Is it worth buying a premium brand promising that its vitamins are ‘food-based’ over a budget supplement? Probably, says Goggins. ‘It’s not so much about whether it’s “food-based” or “food-grown”, but about looking at the forms of nutrients used. Take calcium and magnesium – the citrate forms are better absorbed than carbonate or oxide, and gentler on the stomach. With multivitamins, manufacturers don’t usually emphasise absorption, so you need to check the back of the box for the forms used.’ He rates FutureYou supplements, which are easily absorbable, including its Prime Fifty Multi-Nutrient (£10 for 28 tablets).

What supplements are not worth taking?

Cod liver oil

This is the supplement older people are most likely to take, according to the Health and Food Supplements Information Service (HSIS), and no wonder – studies have shown it can reduce inflammation and help arthritic pain. But new analysis by the European Society of Cardiology suggests anyone with heart disease could increase their risk of stroke by taking it because it raised triglyceride (fat) levels in the blood. However, previous studies have found fish oil lowers triglyceride levels, so the jury is out.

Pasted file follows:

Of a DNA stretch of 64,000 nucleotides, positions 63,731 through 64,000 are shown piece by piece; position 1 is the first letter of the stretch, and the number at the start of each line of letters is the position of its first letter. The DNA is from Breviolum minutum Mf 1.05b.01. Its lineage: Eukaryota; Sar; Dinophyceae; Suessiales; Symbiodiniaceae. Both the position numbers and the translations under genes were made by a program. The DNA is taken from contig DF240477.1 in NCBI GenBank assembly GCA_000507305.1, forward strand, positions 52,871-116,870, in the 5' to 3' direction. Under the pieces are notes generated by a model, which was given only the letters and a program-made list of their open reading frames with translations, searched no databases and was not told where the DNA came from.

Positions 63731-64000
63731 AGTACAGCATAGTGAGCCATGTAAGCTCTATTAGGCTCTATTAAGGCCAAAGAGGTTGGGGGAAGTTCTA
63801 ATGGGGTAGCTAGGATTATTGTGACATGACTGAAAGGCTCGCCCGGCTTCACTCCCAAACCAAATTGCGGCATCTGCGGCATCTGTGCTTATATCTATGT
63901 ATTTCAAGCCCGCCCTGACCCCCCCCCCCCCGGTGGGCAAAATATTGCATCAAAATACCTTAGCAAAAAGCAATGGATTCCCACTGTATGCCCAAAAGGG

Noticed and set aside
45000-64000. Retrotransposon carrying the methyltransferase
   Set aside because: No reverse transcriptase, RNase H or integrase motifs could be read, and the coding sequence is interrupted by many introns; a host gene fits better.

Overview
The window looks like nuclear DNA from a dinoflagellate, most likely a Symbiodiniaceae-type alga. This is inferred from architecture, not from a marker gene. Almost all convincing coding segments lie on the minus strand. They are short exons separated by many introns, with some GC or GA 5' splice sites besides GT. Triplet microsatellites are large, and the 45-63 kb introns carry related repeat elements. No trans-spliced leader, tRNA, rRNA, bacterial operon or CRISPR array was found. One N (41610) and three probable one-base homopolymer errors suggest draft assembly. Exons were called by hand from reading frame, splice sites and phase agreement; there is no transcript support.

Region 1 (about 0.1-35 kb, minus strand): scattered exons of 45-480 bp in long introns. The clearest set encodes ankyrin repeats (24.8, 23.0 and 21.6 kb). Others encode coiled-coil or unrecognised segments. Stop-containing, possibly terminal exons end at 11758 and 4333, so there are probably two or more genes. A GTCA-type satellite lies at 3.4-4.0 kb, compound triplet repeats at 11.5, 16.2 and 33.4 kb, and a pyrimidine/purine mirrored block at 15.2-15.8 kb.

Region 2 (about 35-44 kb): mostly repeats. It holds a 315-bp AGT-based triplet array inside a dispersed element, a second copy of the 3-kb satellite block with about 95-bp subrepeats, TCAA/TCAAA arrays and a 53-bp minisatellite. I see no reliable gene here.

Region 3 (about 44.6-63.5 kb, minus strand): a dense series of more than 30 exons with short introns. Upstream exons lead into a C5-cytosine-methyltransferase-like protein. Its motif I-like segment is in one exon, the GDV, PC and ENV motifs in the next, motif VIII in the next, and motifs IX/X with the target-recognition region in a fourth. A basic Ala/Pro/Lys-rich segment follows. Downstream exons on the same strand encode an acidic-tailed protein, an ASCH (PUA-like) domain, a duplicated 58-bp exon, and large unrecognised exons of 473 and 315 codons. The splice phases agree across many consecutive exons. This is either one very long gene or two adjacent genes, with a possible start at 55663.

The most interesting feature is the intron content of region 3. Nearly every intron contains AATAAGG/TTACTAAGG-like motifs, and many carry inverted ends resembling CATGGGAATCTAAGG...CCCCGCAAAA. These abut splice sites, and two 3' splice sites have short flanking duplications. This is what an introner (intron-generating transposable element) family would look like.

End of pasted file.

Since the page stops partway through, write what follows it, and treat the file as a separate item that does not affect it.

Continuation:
If taking, choose fish oil over cod liver oil. ‘It’s much higher in Omega 3 fatty acid as it comes from all parts of the fish, rather than just the liver,’ advises Glover. ‘Make sure the supplement contains the two different types of this fatty acid – 500mg of DHA and 500mg of EPA.’ Even with fish oil, the evidence is still not clear on whether a supplement gives the same benefit as the recommended twice-weekly portions of oily fish.


Iron deficiency is unusual in the over-55s, and supplementing in large doses or over a long time can be dangerous. ‘Iron deficiency isn’t common in women after they’ve stopped menstruating,’ says Dr Rai. The biggest cause of it in older people is bowel cancer and taking supplements can mask low iron levels in a blood test, delaying diagnoses,’ says Dr Rai. It’s not a tablet Goggins would recommend either. ‘It’s a very reactive metal that stores up in the body and effectively rusts your insides, causing joint, liver and heart problems,’ he says.

Vitamin A

This is a fat-soluble vitamin, which means if you take too much, it is stored in body fat rather than excreted in urine, which can cause problems, including liver damage. ‘I cannot think of a reason why anyone would need a vitamin A supplement. Deficiency is very rare as it is readily available in our diets,’ says Glover.

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The opinions expressed are those of the author and are not held by Saga unless specifically stated. The material is for general information only and does not constitute investment, tax, legal, medical or other form of advice. You should not rely on this information to make (or refrain from making) any decisions. Always obtain independent, professional advice for your own particular situation.